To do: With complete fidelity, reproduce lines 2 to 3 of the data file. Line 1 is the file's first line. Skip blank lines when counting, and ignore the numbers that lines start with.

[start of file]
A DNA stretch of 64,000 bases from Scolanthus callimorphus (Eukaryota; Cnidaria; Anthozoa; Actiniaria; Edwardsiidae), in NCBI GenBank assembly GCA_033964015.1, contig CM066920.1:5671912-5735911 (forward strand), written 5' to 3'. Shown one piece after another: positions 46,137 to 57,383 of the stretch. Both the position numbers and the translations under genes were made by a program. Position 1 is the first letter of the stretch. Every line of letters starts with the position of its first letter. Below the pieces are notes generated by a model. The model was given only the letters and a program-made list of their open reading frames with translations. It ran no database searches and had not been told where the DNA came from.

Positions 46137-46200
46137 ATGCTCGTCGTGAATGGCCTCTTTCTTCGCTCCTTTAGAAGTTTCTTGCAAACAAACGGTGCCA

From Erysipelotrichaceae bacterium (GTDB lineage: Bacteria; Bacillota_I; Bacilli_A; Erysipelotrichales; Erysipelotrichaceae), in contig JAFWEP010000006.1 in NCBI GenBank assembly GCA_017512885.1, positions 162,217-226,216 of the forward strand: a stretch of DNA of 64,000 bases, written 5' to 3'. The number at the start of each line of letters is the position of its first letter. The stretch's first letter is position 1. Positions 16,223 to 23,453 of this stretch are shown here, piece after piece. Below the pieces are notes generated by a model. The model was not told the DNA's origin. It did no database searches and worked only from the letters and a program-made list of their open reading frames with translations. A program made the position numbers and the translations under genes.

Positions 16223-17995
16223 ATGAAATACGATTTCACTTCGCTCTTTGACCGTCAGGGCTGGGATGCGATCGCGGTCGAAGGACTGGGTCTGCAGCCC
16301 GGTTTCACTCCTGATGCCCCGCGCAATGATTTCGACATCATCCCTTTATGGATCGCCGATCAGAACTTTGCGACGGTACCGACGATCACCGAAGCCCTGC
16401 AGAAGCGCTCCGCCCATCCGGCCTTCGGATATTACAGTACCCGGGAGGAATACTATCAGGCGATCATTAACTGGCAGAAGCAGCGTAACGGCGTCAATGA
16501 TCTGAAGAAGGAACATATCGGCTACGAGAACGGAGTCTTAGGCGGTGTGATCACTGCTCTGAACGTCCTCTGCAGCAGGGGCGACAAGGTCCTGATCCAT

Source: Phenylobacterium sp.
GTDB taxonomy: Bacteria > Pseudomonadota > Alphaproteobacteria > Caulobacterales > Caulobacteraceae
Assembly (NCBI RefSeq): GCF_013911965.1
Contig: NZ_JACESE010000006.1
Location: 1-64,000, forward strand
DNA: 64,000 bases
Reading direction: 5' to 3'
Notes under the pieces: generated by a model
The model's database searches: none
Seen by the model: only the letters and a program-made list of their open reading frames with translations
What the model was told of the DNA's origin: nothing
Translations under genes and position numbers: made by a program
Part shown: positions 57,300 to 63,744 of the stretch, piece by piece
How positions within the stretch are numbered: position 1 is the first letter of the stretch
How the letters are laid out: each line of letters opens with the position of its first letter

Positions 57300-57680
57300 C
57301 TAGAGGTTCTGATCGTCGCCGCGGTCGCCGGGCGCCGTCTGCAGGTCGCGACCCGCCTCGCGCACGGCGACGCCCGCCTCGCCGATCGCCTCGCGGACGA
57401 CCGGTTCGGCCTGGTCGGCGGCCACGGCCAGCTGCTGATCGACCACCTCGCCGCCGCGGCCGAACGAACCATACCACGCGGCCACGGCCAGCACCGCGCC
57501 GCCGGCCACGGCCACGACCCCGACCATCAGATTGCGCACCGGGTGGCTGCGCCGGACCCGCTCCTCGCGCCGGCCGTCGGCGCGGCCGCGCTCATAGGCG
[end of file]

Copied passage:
Positions 46137-46200
46137 ATGCTCGTCGTGAATGGCCTCTTTCTTCGCTCCTTTAGAAGTTTCTTGCAAACAAACGGTGCCA